The poems below are the winner and runner up in the Sussex Together Festival of the Arts, selected by judges Jeremy Page and Maggie Sawkins, assisted by Joan Secombe and Barry Smith. You can listen to recordings read by the poets themselves on YouTube, and also read the poems in full.
Winning Entry | Andy Waite, Adrift at Night on a Lake
I am perhaps too in love with
this hooded half-light,
embracing its indefinable contours,
dipping my toes in moonlight,
wearing shadows for clothes.
It feels right though to be here in this
small vessel made of trust,
sculling criss-cross, curious fish
whose concerns, as small and big as my own
are consumed by this kind black veil.
I am not heading anywhere,
there's no destination that would move me
and no current or past to surrender to,
pushing me one way or another,
there's just the dipping of wood on water,
the empty spaces between a bird's call,
and sweet scent from a late bonfire,
soon to be charcoal with which,
should I return home
I may make a drawing of a
man adrift at night on a lake.
Runner Up | Camilla Lambert, Sunflower spell
West to east, from Beacon Hill
to Rackham and Chanctonbury Ring
vanished weeks and months
curl in on themselves.
Light seeps round collapsed onions,
dribbles out from crusted gardens
into songless woods, until
bumblebees come to jewel
tall flaring flowers, explore
across their flecked hearts.
I dream a yellow avenue:
sunflowers erupt from flints,
paint a line round green hills,
into folds, creases and dips.
As clustered blackberries sign off
the last weeks of summer
headlight blooms blaze,
twist along miles of southland way
east to west, Birling towards Firle,
hugging the scarp from Devil’s Dyke.
Highly Commended | Denise Bennett, These Summer Evenings
he is in his workshop
working with wood,
turning the lathe
I am in my study
fretting over poems,
a comma, a dash;
the roses tremble
on the pergola –
a train rumbles past
later, I will hold
the newly turned bowl,
he will read my words:
there will be blessings
of tea and lamplight –
everything will be fine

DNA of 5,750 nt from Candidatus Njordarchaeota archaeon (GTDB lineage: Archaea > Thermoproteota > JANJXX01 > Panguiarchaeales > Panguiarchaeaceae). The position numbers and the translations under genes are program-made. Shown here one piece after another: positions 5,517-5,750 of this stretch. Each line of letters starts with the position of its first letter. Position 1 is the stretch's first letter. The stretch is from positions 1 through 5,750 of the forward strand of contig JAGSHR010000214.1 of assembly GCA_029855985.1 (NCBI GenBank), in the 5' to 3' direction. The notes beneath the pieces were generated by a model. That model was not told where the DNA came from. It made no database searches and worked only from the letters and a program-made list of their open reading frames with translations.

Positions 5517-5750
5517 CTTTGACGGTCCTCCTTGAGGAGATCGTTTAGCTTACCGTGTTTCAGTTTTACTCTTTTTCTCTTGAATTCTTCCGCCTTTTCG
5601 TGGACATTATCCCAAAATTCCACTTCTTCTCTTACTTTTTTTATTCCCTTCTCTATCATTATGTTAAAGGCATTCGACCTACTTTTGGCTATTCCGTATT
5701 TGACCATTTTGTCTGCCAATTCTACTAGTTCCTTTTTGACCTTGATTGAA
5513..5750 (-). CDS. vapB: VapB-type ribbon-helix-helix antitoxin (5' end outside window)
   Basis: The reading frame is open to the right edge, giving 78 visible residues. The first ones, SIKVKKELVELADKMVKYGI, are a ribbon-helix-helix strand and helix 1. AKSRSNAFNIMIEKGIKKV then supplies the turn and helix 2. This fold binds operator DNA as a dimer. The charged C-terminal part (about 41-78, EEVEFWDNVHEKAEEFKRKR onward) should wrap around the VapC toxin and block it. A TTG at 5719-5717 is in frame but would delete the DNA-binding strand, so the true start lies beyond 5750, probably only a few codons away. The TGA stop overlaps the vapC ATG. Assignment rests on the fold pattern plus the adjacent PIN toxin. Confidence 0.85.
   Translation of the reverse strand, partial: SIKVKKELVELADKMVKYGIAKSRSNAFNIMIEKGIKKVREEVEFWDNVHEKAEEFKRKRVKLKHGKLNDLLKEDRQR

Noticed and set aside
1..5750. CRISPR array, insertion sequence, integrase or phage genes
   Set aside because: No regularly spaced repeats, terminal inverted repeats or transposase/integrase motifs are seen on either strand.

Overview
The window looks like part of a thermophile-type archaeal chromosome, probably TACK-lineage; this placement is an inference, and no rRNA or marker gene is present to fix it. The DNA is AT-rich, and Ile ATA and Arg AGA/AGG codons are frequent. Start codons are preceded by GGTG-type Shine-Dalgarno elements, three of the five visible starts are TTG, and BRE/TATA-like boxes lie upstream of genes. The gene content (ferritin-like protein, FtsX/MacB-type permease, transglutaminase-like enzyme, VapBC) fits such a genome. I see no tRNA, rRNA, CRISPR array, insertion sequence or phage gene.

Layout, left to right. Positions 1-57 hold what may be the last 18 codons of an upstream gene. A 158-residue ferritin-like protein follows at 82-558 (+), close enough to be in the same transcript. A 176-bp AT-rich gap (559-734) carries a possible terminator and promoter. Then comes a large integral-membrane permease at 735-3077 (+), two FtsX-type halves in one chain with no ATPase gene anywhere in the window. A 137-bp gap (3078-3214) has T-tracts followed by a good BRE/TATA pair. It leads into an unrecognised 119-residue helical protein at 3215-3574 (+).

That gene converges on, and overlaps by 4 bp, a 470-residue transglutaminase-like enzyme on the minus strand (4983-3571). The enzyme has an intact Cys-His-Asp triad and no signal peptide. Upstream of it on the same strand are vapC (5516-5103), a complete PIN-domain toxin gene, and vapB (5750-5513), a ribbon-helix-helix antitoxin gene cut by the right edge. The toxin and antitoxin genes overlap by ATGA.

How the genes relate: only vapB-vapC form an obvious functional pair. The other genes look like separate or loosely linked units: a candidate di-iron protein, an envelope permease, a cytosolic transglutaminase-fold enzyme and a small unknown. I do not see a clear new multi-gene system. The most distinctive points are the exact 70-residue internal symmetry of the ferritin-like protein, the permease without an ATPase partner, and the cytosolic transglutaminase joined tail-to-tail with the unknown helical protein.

(Inspired by Anglepoise by Paul Stephenson)
Highly Commended | Mark Cassidy, Twitten
Scarcely more than shoulder breadth,
you cannot see the opening
from this year’s end.
Two sides obstruct the solstice light:
no shadows dance
or – in its gloomy closing – slink
like alley cat round beer cans.
Walls so tall they seem to lean in.
Ivy overspills their coping,
reaches fingers down.
I approach our lengthening days
between brick piers;
but find each minute, newly lit,
is – by shallow angles – blinded.
There’s more time now, though less to say.
Listening for tongues, we hear only
How far this passage goes rests on
choice of measure:
careless whether yards or metres,
lichen clings in fractured mortar.
Highly Commended | Mandy Pannett, Close Enough
yesterday a feather by the fence dusty with grit
no hint of the bird that wore it but then
there never is
featherbrain featherweight featherwit
a figment a part
of the sorrows of Lear
no breath on the feather
a feather’s for memory
not the loss of it not
today two feathers
separate but close enough
Highly Commended |Margaret Wilmot, Eight Weeks into Lockdown
The man at the Garden Centre sells me a trowel
through the fence.
The garden is positively thriving despite no rain.
On the phone I forget to ask the price of things.
Voices float over the hedge from people
on their walks, chatting across a width of road.
There are six buds on the orchid I moved to a north window.
An old mill has got its wheel going again, grinds flour
for local bakers – whole wheat, every particle used.
A friend rings who tells of the pleasure of leaving
a plate of yeast waffles by a helpful neighbour’s door.
I remember in childhood the batter was left out overnight
on the kitchen counter, working.
Highly Commended | Geoffrey Winch, Haiku
the Parish Church’s silence
deeper than the graves’